As Vietnam War Veterans Day approaches on March 29, one era and Medal of Honor recipient said Veterans should participate in events.
Barney Barnum is a retired Marine Corps colonel who served two tours in Vietnam. He said Vietnam War Veterans Day is an opportunity for Vietnam Veterans to show pride in their service. He also said the day is a chance for the public to thank Vietnam Veterans.
Vietnam Veterans’ involvement
The Vietnam War Veterans Recognition Act of 2017 designates March 29 as National Vietnam War Veterans Day. The presidential proclamation said, “With conviction, our Nation pledges our enduring respect, our continuing care, and our everlasting commitment to all Vietnam veterans.”
For Barnum, he said March 29 is a day to reflect.
Medal of Honor recipient and Marine Veteran Barney Barnum.
“I think it’s a chance for Vietnam Vets to pause and reflect on who they are, what they did, what they accomplished, and to think about the guys who fought on their left and their right,” he said.
Barnum said while Vietnam was an unpopular war at the time, American efforts led to the fall of communism as the U.S. knew it, including the Berlin Wall in 1991. For that, he said Vietnam Veterans deserve a thank you and a handshake.
“Be proud of your service,” he said. “Being a Vet is an honor.”
He added that attending and participating in these events are a chance to honor fallen brothers and sisters.
“If you see events are going to be staged and conducted and you’re within a reasonable amount of travel time, you ought to go,” he said. “By going there, you may feel good about it, but you’re also going to be representing the Soldiers, Sailors, Airmen, Marines and Coasties that can’t go because they paid the ultimate sacrifice. So, as a sign that their lives were not lost in vain, show up and go arm-and-arm for those who are not going to be able to be there. It will show a little bit of unity and, who knows, you may bump into buddies you haven’t seen in 50 years.”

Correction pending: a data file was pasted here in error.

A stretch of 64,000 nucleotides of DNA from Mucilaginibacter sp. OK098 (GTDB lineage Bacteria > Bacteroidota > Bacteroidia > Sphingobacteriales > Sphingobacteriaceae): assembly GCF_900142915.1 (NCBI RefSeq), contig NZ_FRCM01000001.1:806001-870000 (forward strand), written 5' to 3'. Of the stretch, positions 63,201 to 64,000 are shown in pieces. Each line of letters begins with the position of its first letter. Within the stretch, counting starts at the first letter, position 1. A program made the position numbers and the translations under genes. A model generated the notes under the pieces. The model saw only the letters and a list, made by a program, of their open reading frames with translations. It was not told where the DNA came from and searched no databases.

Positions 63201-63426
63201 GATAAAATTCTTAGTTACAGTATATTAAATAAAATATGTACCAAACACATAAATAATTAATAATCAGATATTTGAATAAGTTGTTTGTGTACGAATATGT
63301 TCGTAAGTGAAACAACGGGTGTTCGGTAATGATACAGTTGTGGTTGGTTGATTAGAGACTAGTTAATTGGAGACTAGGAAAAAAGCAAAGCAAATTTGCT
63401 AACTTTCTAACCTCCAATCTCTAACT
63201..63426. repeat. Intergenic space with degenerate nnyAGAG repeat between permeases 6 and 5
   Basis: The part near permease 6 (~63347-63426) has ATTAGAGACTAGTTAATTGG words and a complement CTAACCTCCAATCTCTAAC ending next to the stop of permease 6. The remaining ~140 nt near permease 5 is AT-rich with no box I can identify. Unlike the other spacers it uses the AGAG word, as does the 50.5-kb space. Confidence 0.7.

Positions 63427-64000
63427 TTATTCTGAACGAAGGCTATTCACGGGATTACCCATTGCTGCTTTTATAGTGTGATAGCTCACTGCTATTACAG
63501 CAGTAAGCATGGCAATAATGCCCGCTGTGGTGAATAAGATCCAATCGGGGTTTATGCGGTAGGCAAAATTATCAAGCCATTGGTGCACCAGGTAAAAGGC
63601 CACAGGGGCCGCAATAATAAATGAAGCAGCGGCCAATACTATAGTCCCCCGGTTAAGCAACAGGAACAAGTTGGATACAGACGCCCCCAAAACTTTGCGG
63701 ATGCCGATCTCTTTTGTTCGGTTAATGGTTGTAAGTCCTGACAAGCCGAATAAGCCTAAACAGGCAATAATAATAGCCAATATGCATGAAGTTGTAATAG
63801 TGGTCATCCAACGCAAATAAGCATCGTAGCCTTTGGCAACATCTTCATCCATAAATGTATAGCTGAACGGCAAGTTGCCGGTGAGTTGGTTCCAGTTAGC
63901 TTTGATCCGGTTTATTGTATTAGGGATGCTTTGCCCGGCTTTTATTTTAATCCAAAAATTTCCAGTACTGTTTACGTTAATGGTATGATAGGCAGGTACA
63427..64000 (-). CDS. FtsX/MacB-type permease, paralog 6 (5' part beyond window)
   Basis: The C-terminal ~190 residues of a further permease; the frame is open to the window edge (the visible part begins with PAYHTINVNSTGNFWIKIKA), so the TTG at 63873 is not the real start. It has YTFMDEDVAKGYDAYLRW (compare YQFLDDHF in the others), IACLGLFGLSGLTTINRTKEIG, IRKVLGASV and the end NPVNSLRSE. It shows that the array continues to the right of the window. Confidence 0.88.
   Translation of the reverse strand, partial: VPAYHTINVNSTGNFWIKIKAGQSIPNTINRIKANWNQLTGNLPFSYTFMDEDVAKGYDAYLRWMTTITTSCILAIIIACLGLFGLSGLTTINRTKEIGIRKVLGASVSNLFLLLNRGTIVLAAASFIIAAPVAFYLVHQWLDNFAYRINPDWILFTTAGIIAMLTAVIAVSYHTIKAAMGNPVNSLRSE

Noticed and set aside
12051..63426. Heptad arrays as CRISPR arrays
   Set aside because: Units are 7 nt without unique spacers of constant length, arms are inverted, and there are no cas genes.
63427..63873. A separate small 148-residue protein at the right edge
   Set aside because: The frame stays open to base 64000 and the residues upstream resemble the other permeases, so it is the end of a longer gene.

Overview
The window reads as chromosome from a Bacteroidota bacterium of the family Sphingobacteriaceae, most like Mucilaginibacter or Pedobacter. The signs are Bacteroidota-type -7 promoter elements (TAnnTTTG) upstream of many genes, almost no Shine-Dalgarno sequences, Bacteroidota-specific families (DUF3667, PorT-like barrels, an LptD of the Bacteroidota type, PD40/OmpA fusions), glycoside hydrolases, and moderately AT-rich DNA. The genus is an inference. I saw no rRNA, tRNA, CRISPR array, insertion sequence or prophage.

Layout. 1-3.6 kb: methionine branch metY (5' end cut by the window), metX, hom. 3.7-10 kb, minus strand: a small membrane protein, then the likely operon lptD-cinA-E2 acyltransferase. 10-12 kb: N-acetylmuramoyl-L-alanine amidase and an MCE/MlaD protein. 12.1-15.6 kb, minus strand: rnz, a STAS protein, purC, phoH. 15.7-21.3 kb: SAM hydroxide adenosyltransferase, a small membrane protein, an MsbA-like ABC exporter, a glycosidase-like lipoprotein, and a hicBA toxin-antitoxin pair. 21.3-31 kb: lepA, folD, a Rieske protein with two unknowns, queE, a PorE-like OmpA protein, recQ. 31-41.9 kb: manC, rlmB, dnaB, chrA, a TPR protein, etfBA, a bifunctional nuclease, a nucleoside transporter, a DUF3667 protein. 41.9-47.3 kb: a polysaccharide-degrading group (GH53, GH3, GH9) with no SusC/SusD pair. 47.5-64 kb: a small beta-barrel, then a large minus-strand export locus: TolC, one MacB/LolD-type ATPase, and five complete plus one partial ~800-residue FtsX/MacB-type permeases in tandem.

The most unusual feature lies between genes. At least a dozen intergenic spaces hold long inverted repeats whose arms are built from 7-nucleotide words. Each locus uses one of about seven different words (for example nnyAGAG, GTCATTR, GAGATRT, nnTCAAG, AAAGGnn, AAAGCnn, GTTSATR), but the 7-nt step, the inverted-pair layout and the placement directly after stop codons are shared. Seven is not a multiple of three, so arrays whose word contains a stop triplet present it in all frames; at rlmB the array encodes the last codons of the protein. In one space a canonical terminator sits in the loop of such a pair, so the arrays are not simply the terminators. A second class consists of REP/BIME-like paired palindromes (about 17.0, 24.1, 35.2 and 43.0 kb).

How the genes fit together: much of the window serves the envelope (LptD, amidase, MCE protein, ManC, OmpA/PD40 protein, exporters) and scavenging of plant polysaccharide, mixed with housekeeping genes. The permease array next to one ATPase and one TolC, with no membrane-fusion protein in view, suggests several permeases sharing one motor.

For the public, Barnum said the day is an opportunity to ask questions and listen.
“Stop talking and listen to some of these guys when they start to talk, and hear what they’re saying,” he said.
He said listening can help people understand Veterans and how they overcame fear, demonstrated courage and showed both service and sacrifice by serving the country in harm’s way.
“Maybe people will say, ‘You know what, these guys did a good job and I ought to thank them,’” he said.
March 29 Wall events
Across the country, various organizations host events, including at the Vietnam Veterans Memorial Wall in Washington, D.C. and traveling walls across the country.
Barnum encourages Vietnam Veterans to visit these memorials. He said his first visit was on a snowy, 2:30 a.m. trip enroute back from a banquet in Washington, D.C. As he walked to the wall, a group of a dozen college kids heading north to go skiing recognized Barnum. He talked to them for about two hours about his service, which opened up some long-suppressed feelings.
“It helped,” he said, adding that talking about service is easier than holding onto grief. “A heavy load is easier to carry if you split it up,” he said.